For the 27th time in the Verizon IndyCar Series, Will Power piloted his racecar into Victory Lane. Taking advantage of a plethora of strategies throughout the race, he climbed through the field late in the going, taking the lead during the final pit stop of the race after the caution flew for debris with 24 laps to go in the ABC Supply Co. 500 at Pocono Raceway.
Holding off pole-sitter Mikhail Aleshin, who led a career-high 87 laps during Monday’s race, Power earned his fourth career oval triumph. For the Team Penske driver, he is now 20 points behind teammate Simon Pagenaud for the championship lead after entering Pocono 58 markers behind. Power now sits 11th on the all-time wins list in the IndyCar Series after leading 55 laps en route to Victory Lane.
Starting eighth, Power stayed within the top 10 throughout the day. While his teammates fought ill-handling cars, the No. 12 team was able to adjust to the windy conditions at the 2.5-mile course.
Throughout the day, Aleshin and Andretti Autosport’s Ryan Hunter-Reay battled for the lead. The two Honda racers swapped the lead multiple times throughout the day, with Hunter-Reay taking charge during the second half of the race. With 55 laps to go, he held a 2.5-second lead over Aleshin.
But then the unpredictable occurred.
Hunter-Reay ran out of power after taking the lead on the restart with 36 laps to go. While coming onto pit road, he was able to re-fire the No. 28 car, staying on the lead lap.
“The throttle pedal didn’t work any more, but the engine was still running,” Hunter-Reay said on pit road after the race. “No downshifts. Nothing. I cycled it once. Nothing. Coming down pit road, I almost ran out of speed enough to stop. I tried it one more time and it fired back up.”
When the caution came out for debris, Hunter-Reay was able to catch back up with the rest of the field. He charged through the field, stalking those ahead of him and taking advantage of the draft. When he passed 2014 race winner Juan Pablo Montoya, the two battled side-by-side as Scott Dixon flew by the two. Evidently, the No. 28 car got around Dixon, charging through the field to finish third.
“It’s always tough for someone who isn’t in Victory Lane to say we should’ve won it, but everyone knows we would’ve been right there battling for it,” Hunter-Reay said. “If I could have set up to be second on the last lap, we were going to go by him [Power].”
For Aleshin, the runner-up finish ties his career-best result from Houston in June 2014. The Russian-born racer entered Pocono after leading 33 laps at Mid-Ohio SportsCar Course three weeks prior to returning to IndyCar’s first oval since Iowa Speedway in early July.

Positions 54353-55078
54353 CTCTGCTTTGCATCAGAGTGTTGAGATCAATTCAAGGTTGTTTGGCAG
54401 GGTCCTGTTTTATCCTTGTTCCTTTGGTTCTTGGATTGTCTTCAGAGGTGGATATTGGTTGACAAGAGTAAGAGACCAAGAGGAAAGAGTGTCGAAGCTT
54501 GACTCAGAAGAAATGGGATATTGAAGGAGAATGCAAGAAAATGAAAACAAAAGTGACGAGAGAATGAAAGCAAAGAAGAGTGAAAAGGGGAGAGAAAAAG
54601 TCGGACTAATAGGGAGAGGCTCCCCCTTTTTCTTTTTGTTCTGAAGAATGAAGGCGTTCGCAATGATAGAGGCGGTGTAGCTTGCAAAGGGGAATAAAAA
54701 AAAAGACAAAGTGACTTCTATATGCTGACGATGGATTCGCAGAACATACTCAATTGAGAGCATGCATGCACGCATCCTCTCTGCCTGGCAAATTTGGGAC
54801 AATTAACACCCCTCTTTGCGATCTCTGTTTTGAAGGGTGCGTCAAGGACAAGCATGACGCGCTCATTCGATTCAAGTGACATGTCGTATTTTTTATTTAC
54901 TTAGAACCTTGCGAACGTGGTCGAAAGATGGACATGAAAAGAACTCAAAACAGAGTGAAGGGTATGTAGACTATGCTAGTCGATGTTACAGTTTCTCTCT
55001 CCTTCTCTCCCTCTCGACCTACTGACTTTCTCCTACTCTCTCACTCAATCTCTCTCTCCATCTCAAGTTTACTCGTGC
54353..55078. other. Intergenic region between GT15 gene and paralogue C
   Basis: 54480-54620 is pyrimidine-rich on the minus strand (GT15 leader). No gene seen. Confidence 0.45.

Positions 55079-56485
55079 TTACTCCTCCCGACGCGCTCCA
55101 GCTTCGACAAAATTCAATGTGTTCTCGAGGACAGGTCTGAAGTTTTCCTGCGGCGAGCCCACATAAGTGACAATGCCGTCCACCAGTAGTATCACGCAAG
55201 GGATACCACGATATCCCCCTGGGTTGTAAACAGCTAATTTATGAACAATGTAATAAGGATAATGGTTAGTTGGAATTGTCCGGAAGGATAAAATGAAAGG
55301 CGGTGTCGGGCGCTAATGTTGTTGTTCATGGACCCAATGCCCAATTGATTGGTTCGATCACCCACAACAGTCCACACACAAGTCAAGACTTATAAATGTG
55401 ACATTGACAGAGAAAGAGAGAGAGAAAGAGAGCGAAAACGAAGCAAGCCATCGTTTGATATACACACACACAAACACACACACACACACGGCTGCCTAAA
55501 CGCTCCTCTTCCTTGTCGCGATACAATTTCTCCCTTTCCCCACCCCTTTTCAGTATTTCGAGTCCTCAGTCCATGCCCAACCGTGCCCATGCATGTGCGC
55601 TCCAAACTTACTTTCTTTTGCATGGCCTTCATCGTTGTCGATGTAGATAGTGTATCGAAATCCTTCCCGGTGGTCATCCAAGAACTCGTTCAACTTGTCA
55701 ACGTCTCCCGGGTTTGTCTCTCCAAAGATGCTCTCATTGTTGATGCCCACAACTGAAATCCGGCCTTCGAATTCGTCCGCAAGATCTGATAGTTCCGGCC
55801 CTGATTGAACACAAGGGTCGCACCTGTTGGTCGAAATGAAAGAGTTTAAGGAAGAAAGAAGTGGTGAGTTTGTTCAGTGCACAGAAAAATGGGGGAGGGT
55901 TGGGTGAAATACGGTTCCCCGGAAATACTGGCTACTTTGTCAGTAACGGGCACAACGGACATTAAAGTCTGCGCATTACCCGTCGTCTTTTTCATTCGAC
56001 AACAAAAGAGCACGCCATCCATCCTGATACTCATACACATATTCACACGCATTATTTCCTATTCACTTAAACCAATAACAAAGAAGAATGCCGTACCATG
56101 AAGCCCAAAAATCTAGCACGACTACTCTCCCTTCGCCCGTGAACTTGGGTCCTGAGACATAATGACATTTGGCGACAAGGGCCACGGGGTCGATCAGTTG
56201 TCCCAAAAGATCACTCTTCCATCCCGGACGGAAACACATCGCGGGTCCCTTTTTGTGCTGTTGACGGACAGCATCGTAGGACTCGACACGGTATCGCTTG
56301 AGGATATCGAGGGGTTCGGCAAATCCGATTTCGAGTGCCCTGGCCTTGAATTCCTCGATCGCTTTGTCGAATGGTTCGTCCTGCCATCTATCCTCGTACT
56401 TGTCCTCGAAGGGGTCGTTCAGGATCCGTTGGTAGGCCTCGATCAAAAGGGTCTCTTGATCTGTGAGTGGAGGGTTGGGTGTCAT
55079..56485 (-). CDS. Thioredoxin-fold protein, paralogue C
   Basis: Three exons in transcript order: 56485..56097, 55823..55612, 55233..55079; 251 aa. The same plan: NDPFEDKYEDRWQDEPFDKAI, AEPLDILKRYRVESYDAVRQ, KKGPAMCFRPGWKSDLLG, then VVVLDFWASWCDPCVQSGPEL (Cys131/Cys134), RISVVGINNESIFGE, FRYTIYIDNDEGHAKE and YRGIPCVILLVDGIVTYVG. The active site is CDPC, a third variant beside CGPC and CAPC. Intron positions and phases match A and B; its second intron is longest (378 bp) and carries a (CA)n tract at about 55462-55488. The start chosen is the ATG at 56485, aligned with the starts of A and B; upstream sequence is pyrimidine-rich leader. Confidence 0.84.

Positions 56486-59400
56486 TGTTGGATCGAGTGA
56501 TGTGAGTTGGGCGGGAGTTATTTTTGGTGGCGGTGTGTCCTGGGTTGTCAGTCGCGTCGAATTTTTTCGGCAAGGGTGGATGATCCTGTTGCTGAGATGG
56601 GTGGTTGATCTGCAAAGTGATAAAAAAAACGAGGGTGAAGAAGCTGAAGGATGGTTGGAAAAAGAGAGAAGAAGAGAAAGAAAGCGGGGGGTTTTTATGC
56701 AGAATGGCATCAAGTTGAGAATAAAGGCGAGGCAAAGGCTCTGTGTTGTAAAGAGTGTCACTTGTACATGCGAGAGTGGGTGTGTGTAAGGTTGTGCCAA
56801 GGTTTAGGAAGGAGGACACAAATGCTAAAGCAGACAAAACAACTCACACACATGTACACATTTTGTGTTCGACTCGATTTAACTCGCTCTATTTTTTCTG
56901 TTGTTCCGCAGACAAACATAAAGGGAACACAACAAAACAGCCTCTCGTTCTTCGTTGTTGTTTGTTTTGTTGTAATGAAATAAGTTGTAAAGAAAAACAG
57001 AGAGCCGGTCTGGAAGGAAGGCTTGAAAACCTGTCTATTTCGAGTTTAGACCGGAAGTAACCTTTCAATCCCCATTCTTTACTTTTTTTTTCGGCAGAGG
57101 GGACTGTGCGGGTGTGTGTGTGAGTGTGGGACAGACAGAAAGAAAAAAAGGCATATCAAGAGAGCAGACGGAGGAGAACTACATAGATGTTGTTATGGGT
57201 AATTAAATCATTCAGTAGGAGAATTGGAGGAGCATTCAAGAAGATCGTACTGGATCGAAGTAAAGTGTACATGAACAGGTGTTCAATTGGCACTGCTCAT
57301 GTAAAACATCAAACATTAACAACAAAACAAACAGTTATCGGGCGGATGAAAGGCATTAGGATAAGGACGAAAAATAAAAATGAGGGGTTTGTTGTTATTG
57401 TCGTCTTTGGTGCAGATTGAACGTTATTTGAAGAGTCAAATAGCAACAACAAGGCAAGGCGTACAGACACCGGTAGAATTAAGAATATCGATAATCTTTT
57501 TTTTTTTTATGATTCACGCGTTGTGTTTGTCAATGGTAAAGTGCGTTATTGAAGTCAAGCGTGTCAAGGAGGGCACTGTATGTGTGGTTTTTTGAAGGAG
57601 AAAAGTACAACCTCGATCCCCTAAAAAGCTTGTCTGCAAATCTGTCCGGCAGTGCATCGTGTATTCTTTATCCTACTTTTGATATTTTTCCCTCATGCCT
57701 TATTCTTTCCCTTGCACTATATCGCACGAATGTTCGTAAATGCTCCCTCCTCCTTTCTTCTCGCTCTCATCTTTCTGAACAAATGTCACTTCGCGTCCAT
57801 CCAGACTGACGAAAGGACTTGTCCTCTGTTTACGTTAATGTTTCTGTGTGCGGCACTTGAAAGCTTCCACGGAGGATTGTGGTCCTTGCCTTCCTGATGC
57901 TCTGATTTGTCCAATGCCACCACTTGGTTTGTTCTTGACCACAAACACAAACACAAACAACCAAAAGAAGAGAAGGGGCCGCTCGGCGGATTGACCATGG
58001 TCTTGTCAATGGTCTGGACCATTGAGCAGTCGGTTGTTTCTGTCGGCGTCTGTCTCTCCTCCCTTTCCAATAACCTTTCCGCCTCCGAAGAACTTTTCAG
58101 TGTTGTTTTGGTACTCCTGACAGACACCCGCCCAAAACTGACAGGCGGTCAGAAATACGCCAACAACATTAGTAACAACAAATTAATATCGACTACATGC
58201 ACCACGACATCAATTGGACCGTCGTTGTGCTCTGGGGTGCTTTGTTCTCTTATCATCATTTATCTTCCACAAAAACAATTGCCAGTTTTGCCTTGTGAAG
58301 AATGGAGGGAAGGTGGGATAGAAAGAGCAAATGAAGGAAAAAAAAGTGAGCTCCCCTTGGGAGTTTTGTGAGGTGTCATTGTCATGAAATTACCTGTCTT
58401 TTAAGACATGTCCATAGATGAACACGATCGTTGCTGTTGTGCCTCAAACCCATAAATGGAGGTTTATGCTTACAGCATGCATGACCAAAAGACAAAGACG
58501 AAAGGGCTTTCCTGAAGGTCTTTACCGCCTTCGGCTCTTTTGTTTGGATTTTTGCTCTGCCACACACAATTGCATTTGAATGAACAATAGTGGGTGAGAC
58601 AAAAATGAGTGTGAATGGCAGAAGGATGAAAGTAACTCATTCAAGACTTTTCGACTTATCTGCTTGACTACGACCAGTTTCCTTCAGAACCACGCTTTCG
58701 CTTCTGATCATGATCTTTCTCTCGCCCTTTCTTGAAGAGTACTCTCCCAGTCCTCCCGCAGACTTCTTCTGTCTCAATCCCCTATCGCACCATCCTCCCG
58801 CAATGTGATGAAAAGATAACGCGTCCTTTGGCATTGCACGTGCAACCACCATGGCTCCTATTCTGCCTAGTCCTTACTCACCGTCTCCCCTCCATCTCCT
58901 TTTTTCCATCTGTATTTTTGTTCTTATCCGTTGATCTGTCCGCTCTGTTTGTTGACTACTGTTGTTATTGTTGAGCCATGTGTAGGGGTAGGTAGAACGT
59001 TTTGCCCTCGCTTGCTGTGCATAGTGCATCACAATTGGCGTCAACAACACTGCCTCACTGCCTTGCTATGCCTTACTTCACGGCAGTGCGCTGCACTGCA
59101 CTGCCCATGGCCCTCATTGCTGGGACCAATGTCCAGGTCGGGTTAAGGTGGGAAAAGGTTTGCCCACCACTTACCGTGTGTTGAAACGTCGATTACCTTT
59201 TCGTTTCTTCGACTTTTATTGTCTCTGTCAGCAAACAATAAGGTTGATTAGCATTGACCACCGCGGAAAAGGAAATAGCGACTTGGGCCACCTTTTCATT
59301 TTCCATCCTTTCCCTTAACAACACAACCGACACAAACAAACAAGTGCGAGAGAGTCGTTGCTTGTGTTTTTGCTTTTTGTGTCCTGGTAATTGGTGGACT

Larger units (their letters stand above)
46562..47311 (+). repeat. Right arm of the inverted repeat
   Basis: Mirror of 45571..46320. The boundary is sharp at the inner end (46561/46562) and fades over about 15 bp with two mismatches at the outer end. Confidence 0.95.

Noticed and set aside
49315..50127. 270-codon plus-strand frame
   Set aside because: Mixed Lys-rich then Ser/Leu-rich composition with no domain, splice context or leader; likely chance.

“It’s important for the team first of all because I got my first pole, but second of all, fortunately because I was hoping to win,” Aleshin said. “For the team confidence, it’s a very good result because we’ve been through a lot this year. I hope the end of the year is going to continue like this.”
On Lap 64, Alexander Rossi was exiting his pit stall when he slammed into Charlie Kimball’s car, launching the No. 98 directly onto Helio Castroneves’ machine. The original impact sent Rossi’s car into the air immediately, with the chassis making contact inches from Castroneves’ cockpit.
— NTT INDYCAR SERIES (@IndyCar) August 22, 2016
Championship leader Pagenaud ran outside of the top 10 throughout the day. Qualifying 14th, he struggled with the handling on the No. 22 car. Eventually, he worked his way into the top 10 with pit strategy.
But on Lap 158, the four-time winner in 2016 hit the wall in Turn 1, giving Pagenaud an abrupt end to his day and enabling Power to close the gap in the standings.
— NTT INDYCAR SERIES (@IndyCar) August 22, 2016
Takuma Sato, who started a season-best third, wrecked on Lap 1 exiting Turn 3. According to Sato, the heavy winds at Pocono Raceway had an impact on his car’s handling.
“It was quite tricky conditions today with gusty winds, but it shouldn’t be like that way,” Sato said. I had no time to catch it. Its a real shame. The car was working really well and especially in front of Pocono and ABC Supply.”
Josef Newgarden, who swapped a few times with Hunter-Reay and Aleshin, finished fourth on the day. Sebastien Bourdais took fuel-only on the final pit stop before the restart with 21 laps to go, giving him the track position needed to secure him a fifth-place result, his best of the year besides his Belle Isle triumph.
There were 29 lead changes throughout the 500-mile race, an increase from 16 in each of the first two seasons the IndyCar Series came to Pocono, but down four from last year’s 33. Additionally, there were nine different leaders on the day.
The IndyCar Series will compete at its second consecutive oval race next weekend at Texas Motor Speedway.
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